Wednesday, September 05, 2007

To Have and Have Not

(movie Review)

Another old Humphrey Bogart movie. And once again he stars opposite Lauren Bacall as in "The Big Sleep" and "Key Largo". But actually I'm watching these out of order. This was the first movie that paired Bogart and Bacall up against each other and started the trend.

Also like "The Big Sleep" the screenwriting credits to this film go to none other than William Faulkner himself. And since the original book on which this film was based was written by Ernest Hemingway, I read somewhere on the internet that this is the first and only time in film history where a Nobel prize winner adopted the work of another Nobel prize winner for the silver screen.

Humphrey Bogart is once again playing his usual shtick as the reluctant hero who doesn't want to get involved in any trouble but is eventually forced by circumstances to act. It is more or less the same character he played in "Key Largo" and "Casablanca". By the third time I'm finding this role is wearing a bit thin, but I suppose it is my own fault for watching all of these Bogart movies together. I should probably have spaced them out a bit more.

Also like "Casablanca" this film takes place in a French colony and revolves around the political vacuum left by the capitulation of Paris and the struggle between the Vichy regime and the Free French Forces. Finally add to that the fact that one of Bogart's co-stars, Marcel Dalio, is the same from both movies, and it is easy to see why this film is often compared to "Casablanca". Which is unfortunate because "To Have and Have Not" suffers by the comparison. It is a good movie, but it is not in the same league as "Casablanca".

A few random thoughts about this movie
1)Like most people my image of Faulkner's screenwriting years is based off the movie "Barton Fink" (which, while I'm throwing movie recommendations around, is another movie worth watching, but that's a different subject for a different post). And although I know I shouldn't use satire as my primary source of information, I do remember a line from that movie when the mistress said the studio usually insisted Faulkner's screenplays include someone for the hero to protect, either a child or a mentally impaired man. (Or something like that, it's been a few years since I saw the movie. Does anyone out there remember the exact quote?)

Whether that line is based on fact or not I don't know, but there is a character in this movie, Eddie, who fits the bill exactly. He is referred to as a "rummy" by the other characters, but portrayed more like someone with autism. For one reason or another, Bogart's character has taken Eddie under his wing, and is constantly having to get him out of trouble or protect him from others.

I have nothing against autistics, but I always cringe a bit when they're played for comic relief in movies. Not only is it embarrassing to watch, it's just plain not funny. The character of Eddie functions similarly to Jar Jar Binks. He's not quite as bad as Jar Jar, but it's the same principle. There will be a dramatic scene, and Eddie will come in and just take it over with his child-like ramblings.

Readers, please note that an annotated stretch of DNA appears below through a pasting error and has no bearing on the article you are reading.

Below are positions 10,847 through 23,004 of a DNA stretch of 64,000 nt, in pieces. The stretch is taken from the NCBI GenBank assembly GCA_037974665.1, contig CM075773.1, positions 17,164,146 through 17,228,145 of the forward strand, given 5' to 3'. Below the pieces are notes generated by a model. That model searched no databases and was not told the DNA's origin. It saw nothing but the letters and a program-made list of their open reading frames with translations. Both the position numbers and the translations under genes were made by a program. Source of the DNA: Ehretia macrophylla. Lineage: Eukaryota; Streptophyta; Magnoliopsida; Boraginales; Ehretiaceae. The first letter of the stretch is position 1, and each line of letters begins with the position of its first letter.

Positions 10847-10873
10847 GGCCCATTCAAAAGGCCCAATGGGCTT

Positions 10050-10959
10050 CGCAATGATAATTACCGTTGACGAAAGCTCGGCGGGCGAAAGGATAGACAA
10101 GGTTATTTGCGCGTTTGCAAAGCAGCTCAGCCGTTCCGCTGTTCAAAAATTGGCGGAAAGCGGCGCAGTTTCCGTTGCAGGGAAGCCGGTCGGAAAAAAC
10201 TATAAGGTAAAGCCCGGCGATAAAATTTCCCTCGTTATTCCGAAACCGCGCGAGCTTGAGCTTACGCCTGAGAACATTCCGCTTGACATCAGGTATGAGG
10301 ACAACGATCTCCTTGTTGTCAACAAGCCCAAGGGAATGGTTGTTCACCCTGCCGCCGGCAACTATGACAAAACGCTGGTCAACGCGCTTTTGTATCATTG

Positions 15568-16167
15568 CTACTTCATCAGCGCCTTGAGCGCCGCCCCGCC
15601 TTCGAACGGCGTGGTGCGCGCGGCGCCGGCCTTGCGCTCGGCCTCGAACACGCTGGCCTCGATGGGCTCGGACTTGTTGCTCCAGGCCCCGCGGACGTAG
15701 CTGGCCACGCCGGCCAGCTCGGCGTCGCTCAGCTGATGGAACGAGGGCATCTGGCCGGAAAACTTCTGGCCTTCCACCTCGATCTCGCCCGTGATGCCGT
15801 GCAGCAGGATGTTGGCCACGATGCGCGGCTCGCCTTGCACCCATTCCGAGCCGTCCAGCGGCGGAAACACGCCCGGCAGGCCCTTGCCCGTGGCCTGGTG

2). According the DVD extras "Making of" segment, the original Hemingway book dealt not with the conflict between Vichy and Free France but with the Cuban rebels. President Roosevelt was horrified about the studios making a film about rebellion in our ally Cuba, and so the Studio was threatened with having its export license revoked until they changed the setting of the movie.

I don't think artistically the movie suffers at all from this change, but it is disturbing to see these examples of government censorship. One wonders how many movies never got made because of this kind of pressure on the studios. One also can't help wondering how much of this is going on today.

3). According to Wikipedia (and every other review of this movie on the Internet) this movie is the source of one of the most famous lines in film history:
"You know how to whistle, don't you, Steve? You just put your lips together and... blow."

...Hmmm, when I heard it I thought it sounded vaguely familiar, but I really can't think of any instance where I've encountered this line outside of the movie. Maybe I'm just a little out of it.

It was certainly nowhere as near familiar as "Badges? We don't need no stinkin' Badges!"

Link of the Day
Via this modern world
If you didn’t catch this in the NY Times over the weekend, author Robert Draper recently received unprecedented access to Bush, six full hours of private interviews
(Rest of blog posting and some excerpts here)

Also via Crooks and Liars is a clip of Keith Olbermann taking Bush to task for some of the things he said in the book. "Keith absolutely lays waste to President Bush’s lies and rhetoric about the surge"


Jon Trott said...

Okay, now you've gone and done it. I am nuts on Bogie, and wonder only one thing here. Where's "The Big Sleep?" Did I miss that review, or (horror of horrors) have you not seen it yet. Faulkner also did some of the writing for that one, esp. detectable in the early portion of the flick where Bogie and a frail male client (with a wicked past) are talking. Just talking, but the dialogue is wonderful. As is the movie. So... add it to your blog, could you? I wanna see what you think.

ジョエル said...

Thanks for the comment. Actually I think you might have just missed the review, because I put up a review of "The big sleep" a couple weeks ago. (In fact that was the film that got me started on this Bogart kick I've been working through). I think perhaps you missed it because I reviewed it last month, and so the link is now under the August archives instead of on the top of the blog archive.

Anyway, you can catch my review under the august archives, or follow this link here.